< style="color: #163449;">What is SpaceX not proposing?

While the presentation for colonising Mars contained tremendous details about how people would ultimately get there, Musk was surprisingly ambivalent about what will be done on Mars. He had some notions of habitats and a fuel refinery, but it was clear that while SpaceX may provide the transportation, they are not necessarily in the business of building cities. Elon Musk has, essentially, proposed a railroad to Mars, but he is not planning to build the city much beyond the railway station. The other thing that SpaceX is not proposing is to claim Mars for SpaceX or the United States. While some may be concerned that this mission will somehow give the US property rights over Mars, there is no need to be concerned. For one, occupying an area in space does not give one property rights in space. This can be seen not only in international outer space law but also the new US Space Competitiveness Act. There, the US restricts property rights in celestial bodies to what can be "obtained", namely what can be collected, manipulated and transported. They also introduced a caveat that recognising property rights in "space resources" by no means is a claim of sovereignty. While US law will apply inside the space ship, it does not extend to Martian soil. And it is precisely here that there is significant room for cooperation.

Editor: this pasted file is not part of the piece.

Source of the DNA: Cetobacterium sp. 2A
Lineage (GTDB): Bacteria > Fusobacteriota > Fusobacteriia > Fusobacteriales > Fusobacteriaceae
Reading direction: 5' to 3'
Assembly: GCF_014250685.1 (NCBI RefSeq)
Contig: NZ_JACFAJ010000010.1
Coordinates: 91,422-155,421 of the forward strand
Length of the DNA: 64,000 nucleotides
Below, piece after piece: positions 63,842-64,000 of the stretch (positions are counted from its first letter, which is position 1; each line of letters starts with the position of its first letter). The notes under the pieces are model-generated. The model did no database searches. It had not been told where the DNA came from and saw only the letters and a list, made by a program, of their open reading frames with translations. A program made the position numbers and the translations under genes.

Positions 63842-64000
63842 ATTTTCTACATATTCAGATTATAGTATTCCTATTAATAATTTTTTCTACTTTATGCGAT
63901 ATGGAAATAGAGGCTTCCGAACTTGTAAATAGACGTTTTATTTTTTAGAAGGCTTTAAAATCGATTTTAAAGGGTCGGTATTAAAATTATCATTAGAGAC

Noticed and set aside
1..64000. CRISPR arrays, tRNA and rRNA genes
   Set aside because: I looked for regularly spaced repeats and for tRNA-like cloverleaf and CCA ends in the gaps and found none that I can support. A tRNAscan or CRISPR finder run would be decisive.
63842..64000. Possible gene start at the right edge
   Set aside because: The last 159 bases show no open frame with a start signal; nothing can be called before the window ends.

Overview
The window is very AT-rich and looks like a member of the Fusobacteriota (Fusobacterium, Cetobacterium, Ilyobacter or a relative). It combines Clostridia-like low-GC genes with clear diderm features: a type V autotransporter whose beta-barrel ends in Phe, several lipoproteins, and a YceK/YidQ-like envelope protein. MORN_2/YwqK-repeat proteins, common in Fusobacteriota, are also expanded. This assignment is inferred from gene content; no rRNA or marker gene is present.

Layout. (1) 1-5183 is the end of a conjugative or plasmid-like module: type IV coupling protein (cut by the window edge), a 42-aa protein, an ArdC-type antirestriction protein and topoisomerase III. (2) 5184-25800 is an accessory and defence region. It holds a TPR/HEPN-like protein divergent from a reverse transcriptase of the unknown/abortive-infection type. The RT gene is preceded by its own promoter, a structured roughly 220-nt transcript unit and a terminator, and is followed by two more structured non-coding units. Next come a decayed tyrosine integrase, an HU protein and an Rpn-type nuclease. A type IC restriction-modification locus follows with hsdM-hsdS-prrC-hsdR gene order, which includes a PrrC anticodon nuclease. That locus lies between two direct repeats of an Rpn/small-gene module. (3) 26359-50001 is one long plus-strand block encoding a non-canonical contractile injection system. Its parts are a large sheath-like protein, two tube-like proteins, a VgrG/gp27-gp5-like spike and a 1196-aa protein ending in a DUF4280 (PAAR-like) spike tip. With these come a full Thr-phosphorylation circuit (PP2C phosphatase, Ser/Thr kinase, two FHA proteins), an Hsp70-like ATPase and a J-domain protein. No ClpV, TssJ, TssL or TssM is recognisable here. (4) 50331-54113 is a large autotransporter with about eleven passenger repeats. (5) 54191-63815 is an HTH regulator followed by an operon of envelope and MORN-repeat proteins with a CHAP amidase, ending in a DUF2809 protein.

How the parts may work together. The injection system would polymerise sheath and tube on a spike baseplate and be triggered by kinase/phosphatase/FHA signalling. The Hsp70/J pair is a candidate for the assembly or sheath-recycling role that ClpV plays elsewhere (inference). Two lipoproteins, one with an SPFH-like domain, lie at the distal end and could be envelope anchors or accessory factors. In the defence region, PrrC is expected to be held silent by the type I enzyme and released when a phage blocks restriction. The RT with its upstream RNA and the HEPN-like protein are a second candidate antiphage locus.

< style="color: #163449;">What SpaceX could mean for the world

So if Musk will build the train, who will build the city? Fortunately, in this day and age, there is no short supply of adventurous entrepreneurs who can answer this call. Companies like Bigelow, with their inflatable habitat, are obvious potential partners for this mission. NASA will also very likely have a significant presence on board, sending scientists and equipment that will be the foundation for the first human presence on Mars. Who else can go? Well, Musk’s answer is simply anyone wishing to pay. That includes foreign nationals. There is nothing that prohibits, say, India from buying five seats on board. In fact, SpaceX is planning to build an entire fleet of these ships. Any country could go so far as to book an entire ship to carry their own nationals and land at a site of their choosing. This assumes that the US will sort out certain inconsistencies relating to informed consent and export controls, but at the moment there is no indication that they will not.

< style="color: #163449;">What about the US Government?